There are few things worse than spending a bunch of time at the plant nursery picking out your favorite succulents just to bring them home and plant them in regular old potting soil, or even worse, dirt from your backyard. Not all soils are created equally and, especially for succulents, some planning is required to give your plump plant pals the best environment for their survival. Not saying you can’t get away with it for a while but ultimately the plants will suffer.
The main thing to consider with succulent soil is balancing good drainage with water retention. If you live in a hot dry climate, it’s better to use soil that will retain some water to allow the plant to draw up moisture. You can achieve this by adding more organic matter such as peat moss, compost, or even potting soil to the mix. On the flip side, if you live in a cooler or humid climate it is better to stack the mix with more draining materials like sand, perlite, or small pea-sized rocks. Ensuring the plant isn’t sitting in the water longer than necessary can cause the plants’ roots to rot. There is no one size fits all approach to growing succulents and each plant has its own characteristics and water requirements.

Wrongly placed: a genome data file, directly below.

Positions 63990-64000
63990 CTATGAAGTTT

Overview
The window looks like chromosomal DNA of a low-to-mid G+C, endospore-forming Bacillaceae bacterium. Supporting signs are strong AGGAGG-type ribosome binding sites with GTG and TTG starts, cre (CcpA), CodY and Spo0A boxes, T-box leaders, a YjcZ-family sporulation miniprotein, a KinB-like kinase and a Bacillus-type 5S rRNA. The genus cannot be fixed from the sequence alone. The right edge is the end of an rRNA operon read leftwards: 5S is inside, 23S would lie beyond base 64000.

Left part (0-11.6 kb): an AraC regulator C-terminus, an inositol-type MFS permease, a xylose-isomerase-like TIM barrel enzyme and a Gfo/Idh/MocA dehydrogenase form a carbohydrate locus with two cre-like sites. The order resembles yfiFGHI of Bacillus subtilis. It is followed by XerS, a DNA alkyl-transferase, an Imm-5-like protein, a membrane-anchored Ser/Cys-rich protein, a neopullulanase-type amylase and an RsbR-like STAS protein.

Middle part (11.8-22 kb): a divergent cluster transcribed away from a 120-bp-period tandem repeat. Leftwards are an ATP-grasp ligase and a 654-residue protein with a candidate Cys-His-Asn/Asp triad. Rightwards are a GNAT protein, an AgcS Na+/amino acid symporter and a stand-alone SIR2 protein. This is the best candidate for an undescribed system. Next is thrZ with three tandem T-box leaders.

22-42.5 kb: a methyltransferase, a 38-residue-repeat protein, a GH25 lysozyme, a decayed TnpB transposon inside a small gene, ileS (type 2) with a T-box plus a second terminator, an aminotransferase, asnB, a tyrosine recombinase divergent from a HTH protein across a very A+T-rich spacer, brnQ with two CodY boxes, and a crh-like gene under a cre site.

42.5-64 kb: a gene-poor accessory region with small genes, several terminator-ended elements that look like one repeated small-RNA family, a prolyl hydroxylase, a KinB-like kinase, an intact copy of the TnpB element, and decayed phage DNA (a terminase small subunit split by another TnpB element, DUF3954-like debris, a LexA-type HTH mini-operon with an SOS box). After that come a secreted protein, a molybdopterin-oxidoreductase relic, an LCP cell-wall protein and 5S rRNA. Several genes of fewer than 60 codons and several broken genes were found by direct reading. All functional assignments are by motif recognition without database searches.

Watering succulents is its own beast in and of itself but it does go hand in hand with the soil to provide an environment that is conducive to good root growth and airflow for healthy roots and ultimately a healthy plant. We use a soil blend for our succulents that is well-draining and contains organic matter, and you can find it in our shop here. If you would like to make your own, feel free to use our recipe below and make your own tweaks depending on your climate and preferences.
Suburban Succulents Soil Blend Recipe:
Peat Moss 15%
Coco Coir 25%
Worm Castings 5%
Compost / Wood Mulch 10%